British Lung Foundation
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Working with COPD

I`ve been diagnosed with copd for the past 8 years, gave up smoking then and have managed to work full-time without a day off sick. However, last November I fell ill with the flu (should have had the jab) and ended up in icu for 3 weeks. I want to go back to work, I`m nearly 60 and have another 4 years until retirement and need the salary. My work got a medical report from my doctors with my permission and now want me to see an occupational therapist for as assessment before they can consider me returning to work and I`m just a bit worried that they may say I am not fit enough and dismiss me. Does anyone else work and if so does it effect your ability to do your job?

7 Replies

You could do to talk to someone on the BLF Helpline about this. Mon-Fri, 10am-6pm, 03000 030 555

Under the Disability Discrimination Act your employer needs to make provision for your condition and this may mean a few changes to allow you to continue to do your job. They cannot dismiss you without good reason, they have to show that they made the effort to help.

There are lots of people with lung diseases who carry on working, but everyone is different and what suits one may not be possible for another.


I work and have been self employed for the last 10, which makes it a bit different. I haven't missed work through sickness for something like 13 years. That isn't to say it won't happen in the future though.

Lynne xx


I would say it is completely up to you. If you can still carry out your job there is no reason to stop. You can even continue to work if you are on oxygen - many people do in the United States and I personally know of two people here in the UK who continued working into their fev1 20's range, with concentrators set up at work as well as home, and with portables for use during their journey times.

Make good use of your OT - I believe they can advise your employers on matters such as moving your desk - or even your office - to a more convenient area if it is necessary and 'do-able' . Consider too whether your job, or part of it, could be done from home, whether slightly different hours would suit etc. Try to look at it from all angles before meeting with the OT, and be open to any suggestions from her before dismissing anything out of hand. Also check out exactly where you stand regarding your pension rights etc.

I'm sure I needn't point out that ideally you should not continue if you are in a job that is likely to affect your lungs in anyway. Also be very careful about picking up 'germs' if you are constantly exposed to the public.

I had to give up my job a few years ago when I reached the very severe stage, but I still haven't resigned myself to never working again. If I can get fit enough and someone is happy to take on an 02 user, I will happily work part time.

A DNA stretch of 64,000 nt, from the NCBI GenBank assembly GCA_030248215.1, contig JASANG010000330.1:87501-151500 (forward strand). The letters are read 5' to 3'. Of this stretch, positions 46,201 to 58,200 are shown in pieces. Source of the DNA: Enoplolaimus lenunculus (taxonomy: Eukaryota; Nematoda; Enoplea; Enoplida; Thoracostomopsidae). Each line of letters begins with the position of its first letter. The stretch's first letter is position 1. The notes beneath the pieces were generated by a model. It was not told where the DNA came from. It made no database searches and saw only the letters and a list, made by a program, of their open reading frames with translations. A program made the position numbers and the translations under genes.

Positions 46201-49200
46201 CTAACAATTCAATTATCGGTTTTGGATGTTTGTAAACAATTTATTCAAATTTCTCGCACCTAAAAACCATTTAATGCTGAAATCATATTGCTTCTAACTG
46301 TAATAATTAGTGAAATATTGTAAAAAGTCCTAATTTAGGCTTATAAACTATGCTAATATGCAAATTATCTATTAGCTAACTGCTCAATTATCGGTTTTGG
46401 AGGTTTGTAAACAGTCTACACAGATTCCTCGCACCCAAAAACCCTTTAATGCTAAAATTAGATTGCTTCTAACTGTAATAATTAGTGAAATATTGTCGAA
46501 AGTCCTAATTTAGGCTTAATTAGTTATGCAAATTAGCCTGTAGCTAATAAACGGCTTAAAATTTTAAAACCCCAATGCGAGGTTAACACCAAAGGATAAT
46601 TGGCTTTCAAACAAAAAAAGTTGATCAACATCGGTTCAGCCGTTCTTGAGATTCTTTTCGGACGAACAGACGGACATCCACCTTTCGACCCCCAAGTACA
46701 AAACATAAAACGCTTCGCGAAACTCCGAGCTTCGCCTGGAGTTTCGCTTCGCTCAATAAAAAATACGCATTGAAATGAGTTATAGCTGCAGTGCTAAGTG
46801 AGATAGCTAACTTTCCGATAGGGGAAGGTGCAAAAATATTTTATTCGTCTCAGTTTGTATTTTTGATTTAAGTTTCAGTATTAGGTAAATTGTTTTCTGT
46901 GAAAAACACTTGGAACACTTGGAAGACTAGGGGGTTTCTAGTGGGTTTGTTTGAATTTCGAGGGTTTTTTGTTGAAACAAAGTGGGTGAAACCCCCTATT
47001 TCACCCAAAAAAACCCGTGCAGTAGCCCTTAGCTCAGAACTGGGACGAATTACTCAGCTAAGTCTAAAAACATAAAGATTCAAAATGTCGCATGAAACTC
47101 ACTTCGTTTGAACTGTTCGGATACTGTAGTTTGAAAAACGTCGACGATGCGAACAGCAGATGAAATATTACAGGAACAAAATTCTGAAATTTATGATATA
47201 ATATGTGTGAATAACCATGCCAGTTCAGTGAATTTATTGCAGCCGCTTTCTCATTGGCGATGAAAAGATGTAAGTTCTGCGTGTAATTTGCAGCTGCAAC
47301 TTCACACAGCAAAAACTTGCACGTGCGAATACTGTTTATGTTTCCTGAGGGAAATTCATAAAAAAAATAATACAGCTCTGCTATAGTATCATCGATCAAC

Good luck in your efforts to stay employed. There are one or two people who use this site who have worked on even in the very severe stages - they will be better able to advise you than myself.


The occupational therapist will probably suggest a phased return to work, i will be doing that after i have finished my rehabilitation course, i made the mistake of returning back to full time after my last flare up, and it took too much out of me my mind was ready to get back to work but my body wasn't to its slowly does it this time.

I am lucky that I have an understanding employer a lot are not.


Interesting read - I'm in a similar position though have been hospitalised every year for the last three years. My employers are very good and we have agreed ways forward such as no more work related travel etc - my job is as sedentary as it gets! However, although I can perform my job well when I'm well it is the amount of time I need off which is problematic and when I return to work in three weeks and see OH what am I to say? No there's nothing further you can do except put up with my absences? Can't see that working well!


This may be shooting off at a tangent,but,10 years ago I was really struggling to carry on with my work ,it was physically,and to some degree quite stressful ,I taught outdoor activities to disabled people ,employed by my local county council.

My consultant felt the work was beyond my capabalities ,but early retirement seemed to be something I could ill-afford .

Fortunately my wife was employed full time ,so the important thingd could be paid but it still appeared that things would be difficult ,however my health came first and I took early retirement.

Health wise it was one of the best things I ever did ,things are much tighter financially certainly ,but one thing that made such a difference was not rushing round in the morning to get to work ,to have time to use inhalers ,nebulisers etc have several cups of tea if needed ,and not rushing round made such a difference.

hope this helps



Thank you all for taking the time to answer my question and I have found your replies helpful. I`m waiting to get my appointment at the moment for the occupational health assessment but will let you know how I get on.


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